That is not all. The textiles ministry is in the process of creating “an ecosystem model that would allow creation of new mega textile parks exclusively for technical textiles and upgradation of existing 19 functional textile parks supported by the government”. But one also needs to develop a national textile policy, which meets the demands of today (the last one was released in 2000). Recently, the government suggested creating a special fund for R&D worth $13 million in technical textiles. “Along with these, more efforts will have to be made in the direction of fostering a well-developed R&D ecosystem,” the report says. To create a formal institutional structure, the report also proposes the formation of a National Centre of Research in Technical Textiles, tasked with monitoring long- and short-term research; “the centre should be encouraged to create international collaborations with the leading institutes around the world”, the report adds.
There is also a need to establish standards and focus on skilling. The report also proposes making the textiles ministry the administrative ministry for the Indian textile machinery industry—which is currently administered by is currently administered by the Department of Heavy Industries under the Ministry of Heavy Industries and Public Enterprises. “By making the Ministry of Textiles the administrative ministry for the Indian textile machinery industry, it is more likely that the industry will grow in sync with the overall textile value chain and also reap direct benefits of policies,” the report says.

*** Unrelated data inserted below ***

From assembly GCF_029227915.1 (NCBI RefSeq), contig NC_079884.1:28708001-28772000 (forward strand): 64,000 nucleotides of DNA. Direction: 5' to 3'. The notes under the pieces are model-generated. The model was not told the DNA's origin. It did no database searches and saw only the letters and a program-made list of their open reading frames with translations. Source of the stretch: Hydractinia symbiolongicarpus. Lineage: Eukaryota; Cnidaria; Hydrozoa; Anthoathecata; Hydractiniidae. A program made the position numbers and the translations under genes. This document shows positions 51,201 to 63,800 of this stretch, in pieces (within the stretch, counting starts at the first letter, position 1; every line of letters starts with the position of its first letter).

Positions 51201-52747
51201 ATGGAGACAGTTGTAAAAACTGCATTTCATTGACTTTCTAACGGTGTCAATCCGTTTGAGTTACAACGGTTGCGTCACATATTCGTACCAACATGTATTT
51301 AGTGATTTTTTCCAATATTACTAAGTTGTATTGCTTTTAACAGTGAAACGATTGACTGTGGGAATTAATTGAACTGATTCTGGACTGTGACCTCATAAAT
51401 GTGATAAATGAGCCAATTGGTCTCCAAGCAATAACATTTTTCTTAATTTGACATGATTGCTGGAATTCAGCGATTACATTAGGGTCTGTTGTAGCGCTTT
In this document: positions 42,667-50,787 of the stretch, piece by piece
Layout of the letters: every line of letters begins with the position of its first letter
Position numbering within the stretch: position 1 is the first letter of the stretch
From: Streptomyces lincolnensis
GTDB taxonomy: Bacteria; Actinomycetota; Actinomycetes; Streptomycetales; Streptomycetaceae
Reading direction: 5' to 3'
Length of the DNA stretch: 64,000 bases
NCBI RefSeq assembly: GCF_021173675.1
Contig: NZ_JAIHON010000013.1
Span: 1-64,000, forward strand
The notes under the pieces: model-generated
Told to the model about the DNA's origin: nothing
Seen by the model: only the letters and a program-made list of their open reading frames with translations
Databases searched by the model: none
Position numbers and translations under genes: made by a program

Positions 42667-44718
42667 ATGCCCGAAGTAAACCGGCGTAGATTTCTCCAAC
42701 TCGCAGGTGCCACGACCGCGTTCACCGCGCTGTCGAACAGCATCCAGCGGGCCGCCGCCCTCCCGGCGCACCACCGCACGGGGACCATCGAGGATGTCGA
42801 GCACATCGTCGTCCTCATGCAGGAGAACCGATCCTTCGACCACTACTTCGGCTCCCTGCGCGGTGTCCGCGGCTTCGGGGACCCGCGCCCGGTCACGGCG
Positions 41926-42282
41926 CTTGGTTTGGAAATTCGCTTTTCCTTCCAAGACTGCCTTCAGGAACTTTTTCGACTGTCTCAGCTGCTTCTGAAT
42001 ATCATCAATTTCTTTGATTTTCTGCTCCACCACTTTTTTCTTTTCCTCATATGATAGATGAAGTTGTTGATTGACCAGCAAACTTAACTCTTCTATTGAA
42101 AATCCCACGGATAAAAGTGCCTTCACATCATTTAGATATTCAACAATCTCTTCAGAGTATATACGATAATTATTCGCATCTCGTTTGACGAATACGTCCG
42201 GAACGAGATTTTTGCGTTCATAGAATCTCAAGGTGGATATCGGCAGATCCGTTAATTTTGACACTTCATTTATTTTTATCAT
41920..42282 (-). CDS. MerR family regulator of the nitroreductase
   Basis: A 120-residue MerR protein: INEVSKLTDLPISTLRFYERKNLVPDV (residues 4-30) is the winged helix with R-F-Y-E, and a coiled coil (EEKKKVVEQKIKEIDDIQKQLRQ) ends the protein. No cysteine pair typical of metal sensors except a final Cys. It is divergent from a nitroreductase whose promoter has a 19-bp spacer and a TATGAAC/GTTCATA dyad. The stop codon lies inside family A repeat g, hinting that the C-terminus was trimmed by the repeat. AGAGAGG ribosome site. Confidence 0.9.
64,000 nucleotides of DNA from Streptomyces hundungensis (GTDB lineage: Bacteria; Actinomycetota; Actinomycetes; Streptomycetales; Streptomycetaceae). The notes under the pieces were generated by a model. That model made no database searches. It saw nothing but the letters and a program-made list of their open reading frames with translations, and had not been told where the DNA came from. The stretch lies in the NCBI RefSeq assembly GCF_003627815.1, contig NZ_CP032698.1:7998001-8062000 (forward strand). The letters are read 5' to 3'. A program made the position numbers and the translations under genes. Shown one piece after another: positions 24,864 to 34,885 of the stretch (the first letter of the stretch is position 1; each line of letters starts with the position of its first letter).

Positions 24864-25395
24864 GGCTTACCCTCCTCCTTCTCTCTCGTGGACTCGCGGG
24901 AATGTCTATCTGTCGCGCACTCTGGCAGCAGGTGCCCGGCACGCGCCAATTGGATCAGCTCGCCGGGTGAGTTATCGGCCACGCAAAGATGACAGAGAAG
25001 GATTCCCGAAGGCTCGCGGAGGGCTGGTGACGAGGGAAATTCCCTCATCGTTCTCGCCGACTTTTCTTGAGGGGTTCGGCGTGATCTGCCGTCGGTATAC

While the technical textiles industry is at a nascent stage in India, it holds “vast potential for growth. With the government’s aim to create world class infrastructure in the country, in addition to the implementation of several policies and schemes to boost the textile sector,” the technical textiles segment is poised for growth, the report says. And useful physical properties such as durability, elasticity, and versatility make technical textiles even more useful “in times of changing climate, global warming, and complex industrial processes. Presence of large and global and domestic players has influenced the growth in technical textiles and has helped build sector prominence”.
The report concludes that the overall development of the infrastructure, coupled with the availability of skilled and low-cost labour, focus on research and development activities, and strong manufacturing capabilities “make India increasingly preferable as an attractive investment destination”.
And despite the economic slump and the overall demand for textiles going down because of the Covid-19 pandemic, the sector remains the second largest employer in India. “By transforming a Covid-19 crisis to an opportunity, India has proven its ability to innovate and rise to the challenge with limited resources and time. Therefore, it is even more essential for the government and industry to collaborate to boost technical textiles, a high-value segment of this sector,” the report notes.